After seven generations of selection, a line of mice selected for post-weaning (21–42 days) weight gain on full feeding (SF) showed significant increases of 49% in weight gain, 31% in efficiency and 14% in food intake, when compared with its control on full feeding between 21 and 42 days. After day 42, SF mice continued to eat more food and were 28% heavier than control mice at 91 days. Because SF mice were heavier than control mice at almost all ages, they were fatter on an age basis. There was, however, no change in the rate of deposition of fat, protein and ash relative to body weight. On restricted feeding between 21 and 42 days, SF mice showed a non-significant increase in weight gain, and hence in efficiency, of 12%. They deposited more fat than control mice during the feeding period but there was no significant difference when comparisons were made on a weight basis.
A contemporary line of mice selected for post-weaning (21–42 days) weight gain on restricted feeding (SR) had significant increases of 12% in weight gain, 17% in efficiency but no significant change in food intake, when compared with its control on full feeding between 21 and 42 days. SR mice were the same weight as control mice at all ages except day 21, when they were significantly lighter due to direct genetic effects rather than maternal effects. SR mice had a lower (P<0·10) rate of fat deposition per unit body weight and became less fat relative to their control as body weight increased. The rate of deposition of other components was not altered by selection. On restricted feeding, SR had a significant increase in weight gain, and hence in efficiency, of 37%. Changes in body composition were similar to those on full feeding.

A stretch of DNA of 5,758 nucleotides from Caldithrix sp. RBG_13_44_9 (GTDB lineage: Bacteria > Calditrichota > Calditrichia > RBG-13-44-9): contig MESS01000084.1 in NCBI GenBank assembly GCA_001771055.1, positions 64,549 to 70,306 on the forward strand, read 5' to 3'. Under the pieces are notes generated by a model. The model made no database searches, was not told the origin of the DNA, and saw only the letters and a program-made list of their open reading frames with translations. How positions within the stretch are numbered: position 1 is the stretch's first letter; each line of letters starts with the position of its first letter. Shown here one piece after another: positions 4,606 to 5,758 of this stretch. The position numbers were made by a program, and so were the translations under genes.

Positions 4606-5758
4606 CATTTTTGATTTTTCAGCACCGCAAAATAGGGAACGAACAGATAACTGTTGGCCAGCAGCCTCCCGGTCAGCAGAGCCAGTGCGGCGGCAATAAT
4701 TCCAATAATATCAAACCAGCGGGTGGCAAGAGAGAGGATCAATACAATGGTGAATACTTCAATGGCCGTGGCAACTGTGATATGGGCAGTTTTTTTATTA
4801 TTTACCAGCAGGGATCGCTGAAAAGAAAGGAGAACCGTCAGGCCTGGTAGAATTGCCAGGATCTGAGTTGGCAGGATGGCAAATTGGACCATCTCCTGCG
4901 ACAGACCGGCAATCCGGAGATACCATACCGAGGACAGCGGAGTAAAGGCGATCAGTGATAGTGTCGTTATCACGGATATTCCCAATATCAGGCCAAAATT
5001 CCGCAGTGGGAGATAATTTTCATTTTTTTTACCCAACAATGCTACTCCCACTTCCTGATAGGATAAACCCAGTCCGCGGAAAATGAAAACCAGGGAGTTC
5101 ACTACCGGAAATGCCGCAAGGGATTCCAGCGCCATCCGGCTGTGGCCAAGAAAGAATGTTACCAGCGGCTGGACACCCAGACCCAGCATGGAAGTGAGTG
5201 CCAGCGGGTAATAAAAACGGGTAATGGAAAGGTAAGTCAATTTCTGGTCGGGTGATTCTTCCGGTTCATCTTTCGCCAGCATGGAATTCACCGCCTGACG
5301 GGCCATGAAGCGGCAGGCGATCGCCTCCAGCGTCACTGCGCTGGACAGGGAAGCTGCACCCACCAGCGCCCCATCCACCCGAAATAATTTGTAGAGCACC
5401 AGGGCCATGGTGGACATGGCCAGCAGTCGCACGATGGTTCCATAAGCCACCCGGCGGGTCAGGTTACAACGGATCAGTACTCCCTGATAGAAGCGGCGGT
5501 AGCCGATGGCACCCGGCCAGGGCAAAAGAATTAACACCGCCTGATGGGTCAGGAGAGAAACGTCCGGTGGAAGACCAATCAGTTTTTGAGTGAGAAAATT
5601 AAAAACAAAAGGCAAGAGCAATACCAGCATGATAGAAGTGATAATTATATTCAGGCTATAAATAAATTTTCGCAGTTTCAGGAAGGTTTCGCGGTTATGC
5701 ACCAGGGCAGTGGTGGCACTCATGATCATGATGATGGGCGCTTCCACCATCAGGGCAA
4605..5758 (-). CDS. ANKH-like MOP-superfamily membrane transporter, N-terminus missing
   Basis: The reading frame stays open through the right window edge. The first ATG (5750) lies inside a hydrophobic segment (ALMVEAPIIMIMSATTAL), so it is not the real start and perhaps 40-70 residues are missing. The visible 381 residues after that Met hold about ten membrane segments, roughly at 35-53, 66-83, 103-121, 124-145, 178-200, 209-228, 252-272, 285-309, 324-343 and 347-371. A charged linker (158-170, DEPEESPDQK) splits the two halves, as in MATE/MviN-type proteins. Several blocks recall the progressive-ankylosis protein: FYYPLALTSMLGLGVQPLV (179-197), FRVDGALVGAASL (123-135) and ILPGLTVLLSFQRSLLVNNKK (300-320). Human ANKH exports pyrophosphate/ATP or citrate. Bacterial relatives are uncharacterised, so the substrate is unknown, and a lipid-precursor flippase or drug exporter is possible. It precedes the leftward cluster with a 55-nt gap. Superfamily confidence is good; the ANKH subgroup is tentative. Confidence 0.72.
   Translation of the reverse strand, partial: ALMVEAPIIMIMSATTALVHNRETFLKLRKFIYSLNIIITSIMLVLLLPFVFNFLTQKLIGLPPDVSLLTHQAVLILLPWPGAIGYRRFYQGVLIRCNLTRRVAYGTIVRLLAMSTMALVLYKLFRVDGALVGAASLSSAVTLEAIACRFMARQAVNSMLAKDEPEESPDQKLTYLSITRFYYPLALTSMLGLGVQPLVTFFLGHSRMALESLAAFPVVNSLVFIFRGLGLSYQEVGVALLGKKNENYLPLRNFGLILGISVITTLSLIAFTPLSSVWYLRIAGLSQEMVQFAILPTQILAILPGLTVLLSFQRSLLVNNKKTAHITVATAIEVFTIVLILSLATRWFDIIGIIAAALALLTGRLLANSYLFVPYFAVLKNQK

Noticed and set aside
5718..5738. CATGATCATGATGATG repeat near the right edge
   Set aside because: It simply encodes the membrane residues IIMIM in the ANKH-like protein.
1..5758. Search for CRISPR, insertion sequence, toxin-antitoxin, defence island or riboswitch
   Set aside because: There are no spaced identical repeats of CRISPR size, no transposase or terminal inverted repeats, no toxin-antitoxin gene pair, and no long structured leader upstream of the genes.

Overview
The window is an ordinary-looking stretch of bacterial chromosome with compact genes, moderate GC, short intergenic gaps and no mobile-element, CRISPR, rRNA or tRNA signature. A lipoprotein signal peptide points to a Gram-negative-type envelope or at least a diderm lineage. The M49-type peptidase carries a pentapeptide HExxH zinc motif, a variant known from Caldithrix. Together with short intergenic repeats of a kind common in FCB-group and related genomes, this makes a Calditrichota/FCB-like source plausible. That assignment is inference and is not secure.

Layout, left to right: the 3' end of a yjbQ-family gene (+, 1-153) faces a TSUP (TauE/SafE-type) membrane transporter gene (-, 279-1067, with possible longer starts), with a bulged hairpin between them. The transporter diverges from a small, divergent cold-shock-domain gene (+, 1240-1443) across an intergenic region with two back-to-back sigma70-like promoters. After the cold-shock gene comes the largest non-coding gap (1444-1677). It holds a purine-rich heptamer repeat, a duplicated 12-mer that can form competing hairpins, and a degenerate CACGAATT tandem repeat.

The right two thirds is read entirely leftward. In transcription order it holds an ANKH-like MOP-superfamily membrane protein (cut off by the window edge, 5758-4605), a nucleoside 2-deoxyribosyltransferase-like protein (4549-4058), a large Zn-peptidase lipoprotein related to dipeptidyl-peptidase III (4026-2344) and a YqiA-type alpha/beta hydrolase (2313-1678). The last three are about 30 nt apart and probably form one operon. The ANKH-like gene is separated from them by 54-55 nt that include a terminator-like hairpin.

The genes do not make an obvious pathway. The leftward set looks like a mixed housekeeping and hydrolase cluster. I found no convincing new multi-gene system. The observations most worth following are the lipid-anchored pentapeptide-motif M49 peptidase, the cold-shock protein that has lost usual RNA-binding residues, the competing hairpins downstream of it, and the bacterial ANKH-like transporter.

It was concluded that the use of a restricted feeding regime had enabled the exploitation of heritable variation in the partitioning of energy for growth. This variation was independent of genetic variation for appetite and body weight.
Overall performance at each level of feeding was best improved by selection on that feeding level. The realized genetic correlation between post-weaning weight gain on full and restricted feeding was estimated to be 0·28 ± 0·08, indicating a very different genetic basis for the same character in the two feeding environments.